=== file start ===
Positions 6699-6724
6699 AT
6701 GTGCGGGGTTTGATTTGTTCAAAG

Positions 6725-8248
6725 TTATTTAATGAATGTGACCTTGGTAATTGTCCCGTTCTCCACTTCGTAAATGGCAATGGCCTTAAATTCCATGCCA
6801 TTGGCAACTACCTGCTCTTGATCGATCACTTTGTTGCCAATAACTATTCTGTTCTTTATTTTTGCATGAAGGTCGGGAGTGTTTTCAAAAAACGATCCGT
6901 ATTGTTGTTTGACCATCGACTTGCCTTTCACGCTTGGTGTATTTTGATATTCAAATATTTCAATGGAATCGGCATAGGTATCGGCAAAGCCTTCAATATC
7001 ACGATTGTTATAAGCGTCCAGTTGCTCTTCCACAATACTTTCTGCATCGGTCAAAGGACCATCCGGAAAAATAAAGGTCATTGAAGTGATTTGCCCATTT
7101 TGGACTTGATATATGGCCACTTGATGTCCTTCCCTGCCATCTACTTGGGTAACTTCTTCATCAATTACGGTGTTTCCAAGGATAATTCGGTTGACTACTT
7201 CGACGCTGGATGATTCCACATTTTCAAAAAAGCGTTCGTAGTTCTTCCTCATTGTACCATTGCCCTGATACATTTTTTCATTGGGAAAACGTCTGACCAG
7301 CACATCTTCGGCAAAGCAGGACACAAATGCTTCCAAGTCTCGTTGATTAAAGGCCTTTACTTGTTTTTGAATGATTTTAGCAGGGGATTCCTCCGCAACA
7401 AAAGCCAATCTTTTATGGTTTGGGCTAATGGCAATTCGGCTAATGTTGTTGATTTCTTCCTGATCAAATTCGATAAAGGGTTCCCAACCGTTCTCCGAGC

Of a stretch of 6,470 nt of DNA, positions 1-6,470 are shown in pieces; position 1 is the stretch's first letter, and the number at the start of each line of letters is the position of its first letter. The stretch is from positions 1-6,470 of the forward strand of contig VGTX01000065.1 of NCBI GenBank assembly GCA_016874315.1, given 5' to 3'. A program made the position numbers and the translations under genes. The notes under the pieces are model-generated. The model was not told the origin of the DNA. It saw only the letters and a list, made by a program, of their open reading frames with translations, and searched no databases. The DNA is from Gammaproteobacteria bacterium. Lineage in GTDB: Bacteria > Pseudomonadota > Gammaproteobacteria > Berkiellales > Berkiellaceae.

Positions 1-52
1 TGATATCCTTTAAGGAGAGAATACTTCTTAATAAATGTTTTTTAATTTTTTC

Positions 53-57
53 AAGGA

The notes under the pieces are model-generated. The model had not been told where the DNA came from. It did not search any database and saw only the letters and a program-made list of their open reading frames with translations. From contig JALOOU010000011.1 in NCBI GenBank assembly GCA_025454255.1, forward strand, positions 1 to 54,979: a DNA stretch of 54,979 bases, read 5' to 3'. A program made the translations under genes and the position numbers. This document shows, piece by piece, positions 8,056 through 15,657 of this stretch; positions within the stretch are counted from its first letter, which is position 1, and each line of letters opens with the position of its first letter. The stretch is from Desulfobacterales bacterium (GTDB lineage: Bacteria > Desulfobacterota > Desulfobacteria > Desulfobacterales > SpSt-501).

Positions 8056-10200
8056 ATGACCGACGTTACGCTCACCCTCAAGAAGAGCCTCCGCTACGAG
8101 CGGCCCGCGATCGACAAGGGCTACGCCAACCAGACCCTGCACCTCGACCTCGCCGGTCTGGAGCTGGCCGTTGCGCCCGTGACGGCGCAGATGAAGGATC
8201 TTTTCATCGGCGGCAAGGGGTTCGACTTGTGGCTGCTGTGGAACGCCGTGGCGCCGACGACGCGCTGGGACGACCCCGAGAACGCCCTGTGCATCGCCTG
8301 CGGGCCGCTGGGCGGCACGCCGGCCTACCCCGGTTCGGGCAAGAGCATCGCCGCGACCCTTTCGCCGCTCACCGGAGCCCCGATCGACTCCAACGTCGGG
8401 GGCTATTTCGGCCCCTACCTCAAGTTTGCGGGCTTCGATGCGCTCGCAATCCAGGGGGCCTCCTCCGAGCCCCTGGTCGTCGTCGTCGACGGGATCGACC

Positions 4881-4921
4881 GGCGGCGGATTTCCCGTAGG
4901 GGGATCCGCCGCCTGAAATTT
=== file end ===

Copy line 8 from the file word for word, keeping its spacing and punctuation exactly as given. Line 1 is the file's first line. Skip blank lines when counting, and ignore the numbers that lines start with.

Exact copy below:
7001 ACGATTGTTATAAGCGTCCAGTTGCTCTTCCACAATACTTTCTGCATCGGTCAAAGGACCATCCGGAAAAATAAAGGTCATTGAAGTGATTTGCCCATTT